challenges to the system for a year and a half following a decade of repression, torture, and disappearances.
Among the new actors, basically women and young settlers, some differences should be examined. The
popular sectors, and in a very singular way, lower-class women, developed new abilities, the principal
one being the capacity to produce and re-produce their lives without relying on the market, in other
words, without following patterns. Gabriel Salazar states that, “If women’s experience in the
60s had been profound, that of the 80s and 90s was deeper still, causing an even more vigorous and
integral social response.”
In the 80s, settlers did not organize just to take over a site and raise an encampment while awaiting
state decree. “They organized among themselves (and with other settlers) to produce (forming bread-making
collectives, laundries, weaving centers, etc.), to subsist (community kettles, family gardens, joint
purchases), to educate themselves (women’s collectives, cultural groups), and also to resist (militancy,
health groups). All this was carried out not only without the state, but also against the state.”12
Women’s strength, and this is characteristic of current movements across the continent, is based on
something as simple as coming together, supporting each other, and resolving problems “their” way,
using the infallible logic of doing things as they do at home, thereby transferring to collective space
the same style as in private space, plus the spontaneous community attitude seen in movements such
as Mothers of the Plaza de Mayo in Argentina.
These women have modified our understanding of the term social movement. They did not create bureaucratic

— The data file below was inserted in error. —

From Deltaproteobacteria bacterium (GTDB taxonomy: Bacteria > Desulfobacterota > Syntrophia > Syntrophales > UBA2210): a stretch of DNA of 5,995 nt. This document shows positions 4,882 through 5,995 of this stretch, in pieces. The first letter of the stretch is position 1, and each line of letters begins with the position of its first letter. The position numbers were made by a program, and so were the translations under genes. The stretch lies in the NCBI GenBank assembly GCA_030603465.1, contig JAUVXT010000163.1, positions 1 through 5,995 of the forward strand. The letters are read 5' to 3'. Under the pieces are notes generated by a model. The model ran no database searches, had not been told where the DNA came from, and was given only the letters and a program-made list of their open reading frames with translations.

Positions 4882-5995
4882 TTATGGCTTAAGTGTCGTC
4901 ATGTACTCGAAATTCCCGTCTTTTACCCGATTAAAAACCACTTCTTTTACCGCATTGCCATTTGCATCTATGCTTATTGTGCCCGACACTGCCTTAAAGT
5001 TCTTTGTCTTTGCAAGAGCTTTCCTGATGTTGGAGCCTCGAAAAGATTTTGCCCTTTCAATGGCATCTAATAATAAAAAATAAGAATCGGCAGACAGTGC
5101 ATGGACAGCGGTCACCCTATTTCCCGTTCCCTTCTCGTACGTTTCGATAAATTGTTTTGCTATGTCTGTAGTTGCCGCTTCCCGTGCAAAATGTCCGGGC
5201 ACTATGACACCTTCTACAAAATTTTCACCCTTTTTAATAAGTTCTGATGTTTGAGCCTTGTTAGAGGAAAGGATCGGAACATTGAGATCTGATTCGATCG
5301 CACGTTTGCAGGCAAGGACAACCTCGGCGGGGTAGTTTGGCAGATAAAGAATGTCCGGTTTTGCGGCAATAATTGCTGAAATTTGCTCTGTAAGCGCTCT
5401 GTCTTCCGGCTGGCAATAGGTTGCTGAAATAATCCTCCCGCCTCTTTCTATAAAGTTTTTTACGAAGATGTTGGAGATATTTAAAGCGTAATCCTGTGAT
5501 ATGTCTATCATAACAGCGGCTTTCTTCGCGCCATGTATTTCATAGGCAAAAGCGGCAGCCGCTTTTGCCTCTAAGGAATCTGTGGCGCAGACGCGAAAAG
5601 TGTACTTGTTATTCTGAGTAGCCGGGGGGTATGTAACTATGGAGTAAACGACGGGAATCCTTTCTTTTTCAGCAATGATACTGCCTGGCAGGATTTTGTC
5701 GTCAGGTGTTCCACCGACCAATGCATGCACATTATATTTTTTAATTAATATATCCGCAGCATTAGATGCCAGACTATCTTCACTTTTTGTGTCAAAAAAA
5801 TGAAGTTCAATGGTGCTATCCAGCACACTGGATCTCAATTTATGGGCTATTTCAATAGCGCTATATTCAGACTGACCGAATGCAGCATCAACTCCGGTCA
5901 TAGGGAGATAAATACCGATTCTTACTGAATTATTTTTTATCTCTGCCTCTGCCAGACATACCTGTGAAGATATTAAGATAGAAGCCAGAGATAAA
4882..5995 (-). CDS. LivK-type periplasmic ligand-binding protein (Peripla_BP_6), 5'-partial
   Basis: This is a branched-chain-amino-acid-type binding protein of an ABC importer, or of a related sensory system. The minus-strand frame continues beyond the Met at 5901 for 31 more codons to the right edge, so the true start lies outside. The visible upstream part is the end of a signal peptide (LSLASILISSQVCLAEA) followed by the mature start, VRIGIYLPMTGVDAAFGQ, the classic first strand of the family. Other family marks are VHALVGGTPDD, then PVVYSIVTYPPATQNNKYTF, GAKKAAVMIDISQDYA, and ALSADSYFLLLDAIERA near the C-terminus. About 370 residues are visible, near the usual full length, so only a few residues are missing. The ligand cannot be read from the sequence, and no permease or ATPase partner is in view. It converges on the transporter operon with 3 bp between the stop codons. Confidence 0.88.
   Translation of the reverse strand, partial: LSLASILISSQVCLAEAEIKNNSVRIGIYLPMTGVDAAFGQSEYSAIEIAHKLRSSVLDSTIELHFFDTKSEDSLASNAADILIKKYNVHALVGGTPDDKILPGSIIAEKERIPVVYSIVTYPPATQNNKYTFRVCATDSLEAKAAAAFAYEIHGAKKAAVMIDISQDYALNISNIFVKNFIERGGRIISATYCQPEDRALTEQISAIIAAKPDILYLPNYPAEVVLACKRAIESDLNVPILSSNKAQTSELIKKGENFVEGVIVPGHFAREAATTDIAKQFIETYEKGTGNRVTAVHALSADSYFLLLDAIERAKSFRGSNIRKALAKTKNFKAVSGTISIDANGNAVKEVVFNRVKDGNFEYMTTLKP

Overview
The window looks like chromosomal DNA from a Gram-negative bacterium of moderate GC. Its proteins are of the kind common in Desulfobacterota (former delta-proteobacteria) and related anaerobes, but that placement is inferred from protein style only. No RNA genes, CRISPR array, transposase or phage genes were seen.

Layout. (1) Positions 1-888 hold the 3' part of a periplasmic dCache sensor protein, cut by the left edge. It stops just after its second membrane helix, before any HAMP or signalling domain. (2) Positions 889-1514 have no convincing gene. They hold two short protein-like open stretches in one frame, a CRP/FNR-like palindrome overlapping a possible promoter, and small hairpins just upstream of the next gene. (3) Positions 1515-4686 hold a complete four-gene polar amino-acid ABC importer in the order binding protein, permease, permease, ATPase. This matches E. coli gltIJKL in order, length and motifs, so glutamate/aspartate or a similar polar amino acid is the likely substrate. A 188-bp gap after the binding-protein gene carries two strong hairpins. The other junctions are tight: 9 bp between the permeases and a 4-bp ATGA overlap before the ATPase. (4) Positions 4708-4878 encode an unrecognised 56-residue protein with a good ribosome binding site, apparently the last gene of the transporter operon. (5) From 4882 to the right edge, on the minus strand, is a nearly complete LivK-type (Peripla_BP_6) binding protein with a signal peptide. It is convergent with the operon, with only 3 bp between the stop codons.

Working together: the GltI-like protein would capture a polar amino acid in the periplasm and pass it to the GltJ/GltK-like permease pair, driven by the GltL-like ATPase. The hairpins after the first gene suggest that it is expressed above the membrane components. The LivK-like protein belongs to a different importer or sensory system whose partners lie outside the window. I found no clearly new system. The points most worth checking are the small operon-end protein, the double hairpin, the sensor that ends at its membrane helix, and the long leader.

structures or ceremonies with the usual pomp and circumstance inherent in those institutions that are
necessarily separated from their base. But they acted, and did they ever! Under the dictatorship, Chilean
women settlers became little ants that crisscrossed between and among area houses, meeting and chatting
with all the neighbors. Their mobility allowed them to weave “neighborhood nets” and even
community networks that made formal neighborhood board meetings unnecessary.13
The image of these poor women acting within their neighborhoods, moving around weaving territorial
nets that are, as Salazar points out, “community cells,” is the best image of a non-institutionalized
movement and of the creation of non-state power—in other words, neither hierarchical nor separated
from the whole. With this also, a new way of making politics is born by the hand of new subjects who
are not registered or included in state, political, or social institutions.
For these women the transition to democracy was a disaster. After 1990, with the return of the electoral
process, they suffered a defeat they never had imagined. In other words: “The settler movement
was not vanquished by the dictatorship on the battlefield the settlers chose, but on the field of compromise
chosen by their supposed allies: middle class professionals and left-center politicians.”14
La Victoria Today
At the Pedro Mariqueo Cultural Center in La Victoria, during preparations for the 12th anniversary
celebration of the founding of the Primero de Mayo Radio station, I was able to personally confirm
the level of autonomy of new residential organizations. One statement impressed me more than any other: “Our
problem began with the [return to] democracy.”15 This did
not seem to be an affirmation of an ideological nature, just common sense that was shared, but not
overly emphasized, by the approximately 30 people present.
The panorama presented by those at the meeting was worthy of analysis. The majority were young people,
though some were older, and most were women. Each person was responsible for one radio program, and
there was everything from hip hop to transvestites to laborers, Christians, socialists, punks, and
people who did not define themselves. The diversity was enormous, almost as great as that in the population.
In some ways, we could say that all those people are experiencing, on a small scale, harmony in diversity,